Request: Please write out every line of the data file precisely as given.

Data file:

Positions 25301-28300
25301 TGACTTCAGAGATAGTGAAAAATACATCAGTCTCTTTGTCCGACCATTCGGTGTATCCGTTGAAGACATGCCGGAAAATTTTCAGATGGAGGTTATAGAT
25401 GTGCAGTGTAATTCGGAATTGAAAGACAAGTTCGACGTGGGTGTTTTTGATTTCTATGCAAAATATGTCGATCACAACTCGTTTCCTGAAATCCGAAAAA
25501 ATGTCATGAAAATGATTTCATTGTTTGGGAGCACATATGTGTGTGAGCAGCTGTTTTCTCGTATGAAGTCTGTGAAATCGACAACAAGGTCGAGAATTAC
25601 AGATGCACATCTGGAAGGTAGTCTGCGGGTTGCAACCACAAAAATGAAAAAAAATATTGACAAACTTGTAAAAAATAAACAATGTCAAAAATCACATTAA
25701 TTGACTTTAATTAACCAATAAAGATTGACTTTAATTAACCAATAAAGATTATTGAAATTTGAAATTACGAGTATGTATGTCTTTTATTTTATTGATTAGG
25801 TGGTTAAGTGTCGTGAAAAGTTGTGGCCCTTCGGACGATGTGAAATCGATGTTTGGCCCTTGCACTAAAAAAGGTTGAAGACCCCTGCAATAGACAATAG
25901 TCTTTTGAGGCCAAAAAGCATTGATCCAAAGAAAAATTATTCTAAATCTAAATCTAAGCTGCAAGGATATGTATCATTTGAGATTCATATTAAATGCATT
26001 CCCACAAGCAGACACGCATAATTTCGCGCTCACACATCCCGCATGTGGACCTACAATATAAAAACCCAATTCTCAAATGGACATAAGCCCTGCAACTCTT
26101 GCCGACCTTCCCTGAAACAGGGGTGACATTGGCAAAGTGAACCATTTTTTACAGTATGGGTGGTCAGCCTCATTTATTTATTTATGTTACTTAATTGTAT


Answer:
Positions 25301-28300
25301 TGACTTCAGAGATAGTGAAAAATACATCAGTCTCTTTGTCCGACCATTCGGTGTATCCGTTGAAGACATGCCGGAAAATTTTCAGATGGAGGTTATAGAT
25401 GTGCAGTGTAATTCGGAATTGAAAGACAAGTTCGACGTGGGTGTTTTTGATTTCTATGCAAAATATGTCGATCACAACTCGTTTCCTGAAATCCGAAAAA
25501 ATGTCATGAAAATGATTTCATTGTTTGGGAGCACATATGTGTGTGAGCAGCTGTTTTCTCGTATGAAGTCTGTGAAATCGACAACAAGGTCGAGAATTAC
25601 AGATGCACATCTGGAAGGTAGTCTGCGGGTTGCAACCACAAAAATGAAAAAAAATATTGACAAACTTGTAAAAAATAAACAATGTCAAAAATCACATTAA
25701 TTGACTTTAATTAACCAATAAAGATTGACTTTAATTAACCAATAAAGATTATTGAAATTTGAAATTACGAGTATGTATGTCTTTTATTTTATTGATTAGG
25801 TGGTTAAGTGTCGTGAAAAGTTGTGGCCCTTCGGACGATGTGAAATCGATGTTTGGCCCTTGCACTAAAAAAGGTTGAAGACCCCTGCAATAGACAATAG
25901 TCTTTTGAGGCCAAAAAGCATTGATCCAAAGAAAAATTATTCTAAATCTAAATCTAAGCTGCAAGGATATGTATCATTTGAGATTCATATTAAATGCATT
26001 CCCACAAGCAGACACGCATAATTTCGCGCTCACACATCCCGCATGTGGACCTACAATATAAAAACCCAATTCTCAAATGGACATAAGCCCTGCAACTCTT
26101 GCCGACCTTCCCTGAAACAGGGGTGACATTGGCAAAGTGAACCATTTTTTACAGTATGGGTGGTCAGCCTCATTTATTTATTTATGTTACTTAATTGTAT